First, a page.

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250 Fall 2015

Ok, it wasn’t an early GT350 qui-

etly rusting away in this field, but

from a distance it was sure worth a

closer look. Eric Veard of Amherst,

Ohio was stopped in his tracks when

he spotted the blue stripes on a white

Mustang. It turned out to be a Mus-

tang II Cobra II in a field behind an

abandoned building. He went in for a

closer look and saw one detail that

was especially interesting. The plaque

on the dash board was a 1975-76

SAAC member plate. Aside from the

serendipity, we have to marvel at the

ability of the plaque to withstand time

and the elements and stay stuck on

that dashboard.



We couldn’t help but notice that a

Shelby Challenge CSX4000 car was

advertised for the Russo and Steele

Monterey Auction. We couldn’t recall

any of these seven original cars being

offered at auction, and at no reserve it

would be a good indication of what one

of these cars might be worth.

Back in 1999, David Purcell,

owner of a marketing company, and

Roy Hunt, a Shelby CSX4000 dealer in

Las Vegas, hatched the idea for a spec-

series of races where retired name

drivers would drive specially-modified

CSX4000 Cobras as support races dur-

ing CART (Championship Auto Racing

Teams) Indycar events. The primary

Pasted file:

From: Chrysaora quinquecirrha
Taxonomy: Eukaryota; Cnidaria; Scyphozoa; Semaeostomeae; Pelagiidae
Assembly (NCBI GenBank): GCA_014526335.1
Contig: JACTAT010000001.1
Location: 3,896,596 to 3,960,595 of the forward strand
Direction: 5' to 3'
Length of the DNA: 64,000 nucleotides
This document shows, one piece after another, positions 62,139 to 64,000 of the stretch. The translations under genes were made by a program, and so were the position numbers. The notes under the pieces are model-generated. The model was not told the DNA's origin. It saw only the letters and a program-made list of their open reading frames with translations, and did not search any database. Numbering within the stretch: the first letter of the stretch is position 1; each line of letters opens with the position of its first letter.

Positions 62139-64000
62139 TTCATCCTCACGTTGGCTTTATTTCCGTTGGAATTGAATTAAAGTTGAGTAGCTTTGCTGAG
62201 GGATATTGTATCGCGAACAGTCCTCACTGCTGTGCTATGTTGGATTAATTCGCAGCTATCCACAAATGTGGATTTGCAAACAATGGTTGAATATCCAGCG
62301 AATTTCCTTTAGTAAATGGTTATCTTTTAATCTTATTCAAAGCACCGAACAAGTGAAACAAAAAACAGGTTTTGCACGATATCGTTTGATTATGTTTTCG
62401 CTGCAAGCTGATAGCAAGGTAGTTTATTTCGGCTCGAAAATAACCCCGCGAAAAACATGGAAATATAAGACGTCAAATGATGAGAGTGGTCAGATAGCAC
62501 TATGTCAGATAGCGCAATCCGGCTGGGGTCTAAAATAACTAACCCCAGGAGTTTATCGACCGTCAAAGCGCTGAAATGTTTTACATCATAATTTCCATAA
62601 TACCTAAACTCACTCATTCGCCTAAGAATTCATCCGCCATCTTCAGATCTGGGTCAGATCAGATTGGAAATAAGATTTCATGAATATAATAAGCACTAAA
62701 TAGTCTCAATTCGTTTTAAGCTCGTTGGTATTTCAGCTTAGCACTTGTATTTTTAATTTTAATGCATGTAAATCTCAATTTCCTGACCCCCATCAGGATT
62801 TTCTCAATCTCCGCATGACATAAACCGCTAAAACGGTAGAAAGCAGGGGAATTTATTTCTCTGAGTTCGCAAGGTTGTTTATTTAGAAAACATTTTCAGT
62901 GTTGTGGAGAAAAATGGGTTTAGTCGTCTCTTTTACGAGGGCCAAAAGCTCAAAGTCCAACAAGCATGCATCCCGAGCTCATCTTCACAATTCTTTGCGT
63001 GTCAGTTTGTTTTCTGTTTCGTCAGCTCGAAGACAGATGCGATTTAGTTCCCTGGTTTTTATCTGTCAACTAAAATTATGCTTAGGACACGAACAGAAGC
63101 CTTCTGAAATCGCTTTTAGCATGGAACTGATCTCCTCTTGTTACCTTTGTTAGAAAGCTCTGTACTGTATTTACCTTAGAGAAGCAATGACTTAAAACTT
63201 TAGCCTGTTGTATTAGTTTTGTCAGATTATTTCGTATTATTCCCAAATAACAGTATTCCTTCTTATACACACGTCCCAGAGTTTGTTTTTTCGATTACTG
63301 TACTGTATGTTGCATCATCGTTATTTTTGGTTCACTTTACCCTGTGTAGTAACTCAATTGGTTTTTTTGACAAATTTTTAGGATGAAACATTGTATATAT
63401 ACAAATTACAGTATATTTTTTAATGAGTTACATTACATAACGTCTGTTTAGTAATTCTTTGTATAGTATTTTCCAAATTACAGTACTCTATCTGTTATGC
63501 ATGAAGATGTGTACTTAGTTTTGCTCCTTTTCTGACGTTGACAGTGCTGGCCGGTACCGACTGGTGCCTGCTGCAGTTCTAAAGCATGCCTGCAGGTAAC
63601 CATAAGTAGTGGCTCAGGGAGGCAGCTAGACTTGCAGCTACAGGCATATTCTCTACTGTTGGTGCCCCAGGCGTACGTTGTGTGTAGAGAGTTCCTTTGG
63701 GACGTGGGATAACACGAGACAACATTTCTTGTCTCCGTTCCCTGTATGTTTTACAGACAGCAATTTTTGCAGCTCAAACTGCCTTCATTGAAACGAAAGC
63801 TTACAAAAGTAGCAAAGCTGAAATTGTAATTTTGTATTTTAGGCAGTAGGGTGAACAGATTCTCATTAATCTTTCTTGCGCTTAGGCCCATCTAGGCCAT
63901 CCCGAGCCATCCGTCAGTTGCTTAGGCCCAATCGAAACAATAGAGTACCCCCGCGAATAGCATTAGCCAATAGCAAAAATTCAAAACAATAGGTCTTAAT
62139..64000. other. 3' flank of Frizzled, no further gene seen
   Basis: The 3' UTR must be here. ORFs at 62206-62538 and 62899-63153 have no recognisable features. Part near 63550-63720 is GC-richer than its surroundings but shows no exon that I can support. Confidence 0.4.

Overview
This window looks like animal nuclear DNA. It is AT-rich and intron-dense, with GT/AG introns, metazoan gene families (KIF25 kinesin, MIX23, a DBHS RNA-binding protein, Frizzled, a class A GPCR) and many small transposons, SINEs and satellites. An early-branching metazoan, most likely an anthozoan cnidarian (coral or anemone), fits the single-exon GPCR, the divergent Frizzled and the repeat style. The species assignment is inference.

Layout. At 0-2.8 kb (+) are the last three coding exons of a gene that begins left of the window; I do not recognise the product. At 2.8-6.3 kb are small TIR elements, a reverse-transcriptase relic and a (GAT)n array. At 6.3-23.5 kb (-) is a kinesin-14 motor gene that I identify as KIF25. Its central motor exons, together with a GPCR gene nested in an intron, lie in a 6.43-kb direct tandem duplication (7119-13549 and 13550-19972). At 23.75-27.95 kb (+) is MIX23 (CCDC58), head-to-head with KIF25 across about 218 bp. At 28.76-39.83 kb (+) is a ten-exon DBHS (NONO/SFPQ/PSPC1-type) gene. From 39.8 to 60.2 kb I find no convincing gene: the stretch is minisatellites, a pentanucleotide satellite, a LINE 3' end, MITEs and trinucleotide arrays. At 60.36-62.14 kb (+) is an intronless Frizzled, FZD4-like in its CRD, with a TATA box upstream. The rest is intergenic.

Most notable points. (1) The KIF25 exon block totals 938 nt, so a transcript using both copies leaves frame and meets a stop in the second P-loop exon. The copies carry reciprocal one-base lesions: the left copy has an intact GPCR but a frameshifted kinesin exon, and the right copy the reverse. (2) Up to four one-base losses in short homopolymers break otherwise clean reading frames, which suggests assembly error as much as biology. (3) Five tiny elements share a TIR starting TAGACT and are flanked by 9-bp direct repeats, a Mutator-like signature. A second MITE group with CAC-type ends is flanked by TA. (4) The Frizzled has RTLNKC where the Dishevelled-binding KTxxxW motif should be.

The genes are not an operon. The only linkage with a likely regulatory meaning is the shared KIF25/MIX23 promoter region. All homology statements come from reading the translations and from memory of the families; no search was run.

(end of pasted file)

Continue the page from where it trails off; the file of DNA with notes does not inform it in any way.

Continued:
goal was to attract publicity for the

new Shelby component cars. Televi-

sion coverage was crucial, and the list

of drivers being floated piqued a lot of

interest in the project: Mario Andretti,

Paul Newman, Bob Bondurant, Emer-

son Fittipaldi, Parnelli Jones, Bobby

and Al Unser, Tom Sneva, George

Follmer. John Morton, Johnny Ruther-

ford, Danny Sullivan.

Planning called for the “Shelby

Cobra Challenge Senior Racing Se-

ries” to begin the following year, 2000.

The “Senior” was quickly dropped

from the name because of the negative

public perception of a bunch of old-

timers racing when they probably

should have been driving golf carts

around a country club.

Seven cars were eventually built

to identical specifications by Shelby

American and buyers with stars in

their eyes stepped forward. The logis-

tics were formidable. The cars would

all be transported to the track and

owners would pay a share of the costs.

A crew of mechanics would oversee the

cars. The drivers’ travel and hotel ex-

penses would be paid out of a sponsor

fund. Owners would be part of each

car’s team and would participate in all

social activities.

The series never got off the

ground, primarily because CART

began to implode and, in 2003, de-

clared bankruptcy. The owners were

left with cars with no place to race

them. Neither fish nor fowl, they were

not eligible for SCCA competition and

no vintage race organization would ac-

cept them. They were invited to com-

pete at SAAC conventions and owners

found open track events where they

were allowed.

This is the first time a Cobra Chal-

lenge Car will be auctioned off and, at

No Reserve, it should provide a accu-

rate indication of these cars’ value.